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Sunday, April 15, 2012

It's Smokey Bear Time

The recent forest fires in Virginia are a Reminder to some and a wake-up call to others.

The mild winter with very little precipitation and the dry spring we are having, coupled with the windy conditions of late, are a recipe for a bad forest and wildfire season.

Places in Virginia that would typically be out of fire season are holding on to the last (hopefully) gasp of Spring Fire season.  It doesn’t take much to ignite the dry grass and low-lying scrubs in underbrush. Last spring and summer, we were worrying about everything washing away, and now we have to worry about things going up in smoke. The landscape has been drying out for several months, and without a significant amount of rain, conditions are only going to get worse. Caution and, most of all, common sense will be the watchwords in the outdoors.

In an average year there are approximately 1,200 wildfires in Virginia. Of those, more than 90 percent are caused by people.

In addition to those fires started deliberately by arsonists, some of the most common causes include burning leaves and debris, unattended campfires , sparks from equipment and vehicles,  discarded cigarettes and children playing with matches.

So here are some of the things you can do to help cut down on the chances of accidently starting a wildfire.
• One of the first and most important things you can do is educate children on the dangers of matches or lighters. Needless to say, you should always keep these devices and other combustibles out of the reach of children. It is also important that children know not to touch lighters and matches, and if they come upon them, to alert an adult.

For those of you who still smoke you should do so in a safe manner. Use the ashtray in your vehicle, and when in the outdoors, wet your used cigarette, pipe ashes or cigar before discarding. If no water is available, crush it with your shoe and make sure it is completely out. Never just throw a cigarette out the window of your vehicle.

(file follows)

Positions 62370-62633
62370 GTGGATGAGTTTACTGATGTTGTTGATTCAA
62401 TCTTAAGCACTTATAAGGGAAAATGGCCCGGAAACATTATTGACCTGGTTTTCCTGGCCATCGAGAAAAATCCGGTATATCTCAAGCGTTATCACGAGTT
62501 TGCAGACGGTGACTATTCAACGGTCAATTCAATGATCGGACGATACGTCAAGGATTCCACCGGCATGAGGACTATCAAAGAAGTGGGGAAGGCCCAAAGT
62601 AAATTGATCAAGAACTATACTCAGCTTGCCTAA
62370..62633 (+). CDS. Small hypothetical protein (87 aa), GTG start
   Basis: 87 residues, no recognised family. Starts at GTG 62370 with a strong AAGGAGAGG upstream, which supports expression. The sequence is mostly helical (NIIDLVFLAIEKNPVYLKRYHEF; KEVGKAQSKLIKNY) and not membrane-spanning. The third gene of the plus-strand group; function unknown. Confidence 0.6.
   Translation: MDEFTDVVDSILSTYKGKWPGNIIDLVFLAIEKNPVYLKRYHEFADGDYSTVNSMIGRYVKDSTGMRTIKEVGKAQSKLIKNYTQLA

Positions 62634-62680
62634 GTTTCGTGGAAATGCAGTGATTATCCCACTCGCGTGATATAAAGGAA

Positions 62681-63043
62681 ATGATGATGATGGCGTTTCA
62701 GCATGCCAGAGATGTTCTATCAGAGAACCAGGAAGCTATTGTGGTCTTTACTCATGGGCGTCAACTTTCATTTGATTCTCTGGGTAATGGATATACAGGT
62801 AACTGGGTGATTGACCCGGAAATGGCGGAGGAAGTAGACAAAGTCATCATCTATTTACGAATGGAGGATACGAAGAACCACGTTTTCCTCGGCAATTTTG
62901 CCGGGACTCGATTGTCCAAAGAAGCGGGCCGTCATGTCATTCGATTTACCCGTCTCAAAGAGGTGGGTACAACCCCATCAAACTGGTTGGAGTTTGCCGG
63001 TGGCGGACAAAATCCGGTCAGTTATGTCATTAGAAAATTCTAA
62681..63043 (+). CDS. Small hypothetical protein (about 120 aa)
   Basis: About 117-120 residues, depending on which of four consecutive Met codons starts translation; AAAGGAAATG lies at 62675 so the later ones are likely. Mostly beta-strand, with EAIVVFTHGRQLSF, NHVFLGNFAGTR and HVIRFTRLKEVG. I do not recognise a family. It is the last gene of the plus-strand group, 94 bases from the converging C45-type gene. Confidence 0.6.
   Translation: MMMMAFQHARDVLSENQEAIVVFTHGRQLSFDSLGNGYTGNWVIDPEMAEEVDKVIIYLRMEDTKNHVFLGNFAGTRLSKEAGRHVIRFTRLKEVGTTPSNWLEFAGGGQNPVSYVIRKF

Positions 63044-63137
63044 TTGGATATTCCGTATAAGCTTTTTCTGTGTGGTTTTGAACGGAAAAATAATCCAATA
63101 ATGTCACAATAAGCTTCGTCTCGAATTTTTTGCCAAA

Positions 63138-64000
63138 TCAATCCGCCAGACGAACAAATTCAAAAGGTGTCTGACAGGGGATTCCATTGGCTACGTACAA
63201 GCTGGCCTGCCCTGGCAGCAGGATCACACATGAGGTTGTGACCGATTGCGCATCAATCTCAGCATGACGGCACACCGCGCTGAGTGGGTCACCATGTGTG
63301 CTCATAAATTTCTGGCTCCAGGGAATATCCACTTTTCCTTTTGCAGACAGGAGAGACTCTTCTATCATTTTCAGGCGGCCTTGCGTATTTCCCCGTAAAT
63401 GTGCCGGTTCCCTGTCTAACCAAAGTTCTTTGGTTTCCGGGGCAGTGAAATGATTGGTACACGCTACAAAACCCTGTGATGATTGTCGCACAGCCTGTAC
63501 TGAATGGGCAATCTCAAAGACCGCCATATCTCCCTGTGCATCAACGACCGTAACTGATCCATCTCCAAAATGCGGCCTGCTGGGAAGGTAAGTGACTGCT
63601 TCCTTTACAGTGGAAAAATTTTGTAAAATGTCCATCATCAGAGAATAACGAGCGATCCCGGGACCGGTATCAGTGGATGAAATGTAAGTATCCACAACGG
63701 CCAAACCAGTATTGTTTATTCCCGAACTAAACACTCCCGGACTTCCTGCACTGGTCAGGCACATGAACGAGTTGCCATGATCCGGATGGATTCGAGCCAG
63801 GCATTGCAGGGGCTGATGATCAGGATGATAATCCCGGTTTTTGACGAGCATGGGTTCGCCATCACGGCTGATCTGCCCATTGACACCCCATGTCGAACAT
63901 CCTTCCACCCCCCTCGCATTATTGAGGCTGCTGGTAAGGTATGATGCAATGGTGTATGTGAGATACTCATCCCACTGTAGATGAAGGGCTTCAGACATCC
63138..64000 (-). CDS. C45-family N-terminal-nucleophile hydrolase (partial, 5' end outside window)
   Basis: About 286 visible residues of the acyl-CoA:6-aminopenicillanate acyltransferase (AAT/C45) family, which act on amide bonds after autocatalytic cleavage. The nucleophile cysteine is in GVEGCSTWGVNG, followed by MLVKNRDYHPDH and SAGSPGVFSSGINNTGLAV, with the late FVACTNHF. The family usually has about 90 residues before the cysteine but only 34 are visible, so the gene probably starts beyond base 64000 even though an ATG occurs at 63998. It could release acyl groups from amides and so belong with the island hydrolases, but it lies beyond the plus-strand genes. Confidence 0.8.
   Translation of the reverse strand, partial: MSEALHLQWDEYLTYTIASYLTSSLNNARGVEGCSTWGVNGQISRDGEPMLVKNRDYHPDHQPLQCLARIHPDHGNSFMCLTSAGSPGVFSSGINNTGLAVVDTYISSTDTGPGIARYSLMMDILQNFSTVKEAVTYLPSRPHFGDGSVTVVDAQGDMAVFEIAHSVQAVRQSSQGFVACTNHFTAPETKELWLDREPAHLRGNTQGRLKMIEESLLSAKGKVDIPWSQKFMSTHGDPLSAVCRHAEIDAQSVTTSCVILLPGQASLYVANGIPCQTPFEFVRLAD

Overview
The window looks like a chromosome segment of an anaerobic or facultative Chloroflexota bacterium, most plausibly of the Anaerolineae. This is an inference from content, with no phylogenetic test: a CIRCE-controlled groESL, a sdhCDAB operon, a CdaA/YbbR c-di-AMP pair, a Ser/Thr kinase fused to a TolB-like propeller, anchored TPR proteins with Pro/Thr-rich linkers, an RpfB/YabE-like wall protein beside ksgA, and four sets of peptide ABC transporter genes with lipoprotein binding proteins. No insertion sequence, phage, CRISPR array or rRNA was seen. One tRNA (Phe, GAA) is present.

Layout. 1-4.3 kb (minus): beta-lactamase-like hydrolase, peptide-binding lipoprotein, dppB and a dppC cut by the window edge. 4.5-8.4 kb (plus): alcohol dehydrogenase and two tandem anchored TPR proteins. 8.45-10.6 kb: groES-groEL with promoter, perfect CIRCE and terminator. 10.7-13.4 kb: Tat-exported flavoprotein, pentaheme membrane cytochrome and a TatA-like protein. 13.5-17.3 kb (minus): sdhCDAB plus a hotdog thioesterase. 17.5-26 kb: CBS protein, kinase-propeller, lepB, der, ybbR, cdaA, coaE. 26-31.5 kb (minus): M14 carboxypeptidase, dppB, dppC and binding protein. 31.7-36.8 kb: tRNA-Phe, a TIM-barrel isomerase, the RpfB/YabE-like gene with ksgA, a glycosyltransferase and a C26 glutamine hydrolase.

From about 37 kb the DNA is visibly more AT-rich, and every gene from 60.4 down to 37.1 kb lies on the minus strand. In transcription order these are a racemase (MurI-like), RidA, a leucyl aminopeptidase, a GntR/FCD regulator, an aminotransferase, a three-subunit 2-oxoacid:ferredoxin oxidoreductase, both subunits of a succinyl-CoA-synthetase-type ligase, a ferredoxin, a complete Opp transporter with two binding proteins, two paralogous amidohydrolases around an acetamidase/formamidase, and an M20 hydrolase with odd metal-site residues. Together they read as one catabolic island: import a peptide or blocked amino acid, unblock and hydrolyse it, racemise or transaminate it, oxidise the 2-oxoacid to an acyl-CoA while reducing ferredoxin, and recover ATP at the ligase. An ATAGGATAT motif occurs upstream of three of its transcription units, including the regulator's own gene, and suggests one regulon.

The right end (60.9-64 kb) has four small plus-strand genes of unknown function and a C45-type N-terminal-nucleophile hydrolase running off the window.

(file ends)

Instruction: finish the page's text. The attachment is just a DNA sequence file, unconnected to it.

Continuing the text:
Another common cause of wildfires is debris burning that gets “out of control”. Please before lighting that match make sure it is legal to be burning, many local and state laws are in place that prohibit or limit open air burning at various times of the year. Currently we are still in what is referred to as the 4 PM Law time period. It is illegal to have any open air fire within 300 feet of the woods or dry grass before 4 PM.  Several localities currently have restrictions in place so it is recommended that you check with your local Virginia Department of Forestry or Law enforcement agency.

• The careless use of a campfire is yet another of the causes of wildfires. However, there are several things you can do to keep a campfire from turning into a disaster. First and foremost is to always check to see if there is a fire ban in the area you are camping. Even if there is no fire ban, there are some simple rules you should follow when building a fire when camping, fishing or partaking in any other outdoor activity. First, always clear the area around your fire for at least 10 feet, so it is free of debris and any material that might ignite from a stray spark. Always dig a pit for your fire and or ring it with rocks to isolate the fire from the surrounding area. Always keep a bucket of water and shovel close to the fire to quickly put out any problems. It is also a good practice to keep a fire extinguisher in your vehicle or camper, and keep it handy around a campfire. You should also choose hard woods that burn cleanly and don’t throw a lot of sparks. Finally, NEVER leave your fire unattended. Not only is this against the law but is is very dangerous. When you go to sleep or are leaving your fire make sure it is completely out, “Dead Out”, pour water on the ashes of your fire and stir them with the shovel or rake and pour more water on them. Do this over and over until there is no smoke or heat left.

A charred landscape is one of the most depressing scenes in the outdoors, so if you will be camping, fishing or participating in any other outdoor activity this spring and summer, please follow Smokey Bear’s message Always Be Careful With Fire. Remember Only You Can Prevent a Wildfire.

What else can you do to help?
If you live in or near a wooded area, the Virginia Firewise program can help protect your home and community from wildfires. The Firewise program offers simple ways community members can work together to prevent their properties from becoming fuel for a wildfire. Residents can reduce the risk of their home’s ignition with simple changes to their homes and immediate surroundings. For example, clearing a space around your home can reduce wildfire threat. Reduce surrounding vegetation and prune large trees. Even something as simple as cleaning gutters and eaves of leaves and debris can prevent an ember from igniting a home.

This year, we hope to keep wildfires in Virginia to a minimum by enlisting more help from the public. Using the simple tips above can help us prevent a wildfire from becoming catastrophic.
REMEMBER ........

THANKS for doing your part and not letting a wildfire start.

Many of our recent wildfires have been very suspicious in nature, in my next blog, pending any significant wildfire activity, I will discuss the problem of woods arson, what can be done and how you can help.

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